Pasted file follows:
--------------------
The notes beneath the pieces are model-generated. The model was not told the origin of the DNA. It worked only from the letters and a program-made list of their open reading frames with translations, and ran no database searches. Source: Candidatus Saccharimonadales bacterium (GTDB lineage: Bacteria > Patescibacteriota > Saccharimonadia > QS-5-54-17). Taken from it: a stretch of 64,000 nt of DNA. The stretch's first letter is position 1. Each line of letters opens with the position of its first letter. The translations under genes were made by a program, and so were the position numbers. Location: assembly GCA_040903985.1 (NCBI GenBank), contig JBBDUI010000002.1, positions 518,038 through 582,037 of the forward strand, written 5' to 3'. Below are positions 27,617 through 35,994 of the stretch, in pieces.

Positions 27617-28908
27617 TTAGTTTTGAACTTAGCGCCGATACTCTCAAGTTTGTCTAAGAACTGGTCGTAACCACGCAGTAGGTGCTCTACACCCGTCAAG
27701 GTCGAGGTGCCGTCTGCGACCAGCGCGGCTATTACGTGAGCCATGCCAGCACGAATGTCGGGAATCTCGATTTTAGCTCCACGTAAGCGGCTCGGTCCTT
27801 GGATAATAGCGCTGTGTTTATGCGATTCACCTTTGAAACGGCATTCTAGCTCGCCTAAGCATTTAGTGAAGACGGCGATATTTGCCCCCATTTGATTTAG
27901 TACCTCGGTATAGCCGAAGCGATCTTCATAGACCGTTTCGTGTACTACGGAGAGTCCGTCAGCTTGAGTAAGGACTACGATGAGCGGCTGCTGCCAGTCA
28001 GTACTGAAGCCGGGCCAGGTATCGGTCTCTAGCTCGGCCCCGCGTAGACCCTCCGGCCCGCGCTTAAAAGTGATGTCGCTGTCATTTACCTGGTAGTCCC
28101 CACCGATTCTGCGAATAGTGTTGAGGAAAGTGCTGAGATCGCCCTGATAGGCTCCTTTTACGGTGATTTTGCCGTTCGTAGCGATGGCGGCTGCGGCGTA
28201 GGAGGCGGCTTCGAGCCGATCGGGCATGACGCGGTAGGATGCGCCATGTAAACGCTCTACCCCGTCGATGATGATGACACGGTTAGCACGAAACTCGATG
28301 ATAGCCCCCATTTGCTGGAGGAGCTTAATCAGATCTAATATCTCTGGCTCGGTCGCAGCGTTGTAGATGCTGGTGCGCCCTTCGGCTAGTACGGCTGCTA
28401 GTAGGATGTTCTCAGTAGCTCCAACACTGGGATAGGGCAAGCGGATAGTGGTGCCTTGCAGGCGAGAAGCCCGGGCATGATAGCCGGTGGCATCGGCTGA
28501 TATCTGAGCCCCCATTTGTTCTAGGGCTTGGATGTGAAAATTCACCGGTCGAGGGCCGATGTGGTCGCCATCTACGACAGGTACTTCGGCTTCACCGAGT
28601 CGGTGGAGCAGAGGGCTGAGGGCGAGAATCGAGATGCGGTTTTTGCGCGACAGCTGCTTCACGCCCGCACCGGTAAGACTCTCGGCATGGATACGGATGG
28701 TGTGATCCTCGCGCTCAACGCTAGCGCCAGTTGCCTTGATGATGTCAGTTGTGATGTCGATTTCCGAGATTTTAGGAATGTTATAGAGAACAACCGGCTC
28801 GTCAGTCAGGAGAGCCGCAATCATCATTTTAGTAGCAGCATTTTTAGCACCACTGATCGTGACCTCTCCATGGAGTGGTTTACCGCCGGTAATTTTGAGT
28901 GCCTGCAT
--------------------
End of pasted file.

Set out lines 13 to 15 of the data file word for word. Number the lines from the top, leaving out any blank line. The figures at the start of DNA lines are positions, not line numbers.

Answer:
28601 CGGTGGAGCAGAGGGCTGAGGGCGAGAATCGAGATGCGGTTTTTGCGCGACAGCTGCTTCACGCCCGCACCGGTAAGACTCTCGGCATGGATACGGATGG
28701 TGTGATCCTCGCGCTCAACGCTAGCGCCAGTTGCCTTGATGATGTCAGTTGTGATGTCGATTTCCGAGATTTTAGGAATGTTATAGAGAACAACCGGCTC
28801 GTCAGTCAGGAGAGCCGCAATCATCATTTTAGTAGCAGCATTTTTAGCACCACTGATCGTGACCTCTCCATGGAGTGGTTTACCGCCGGTAATTTTGAGT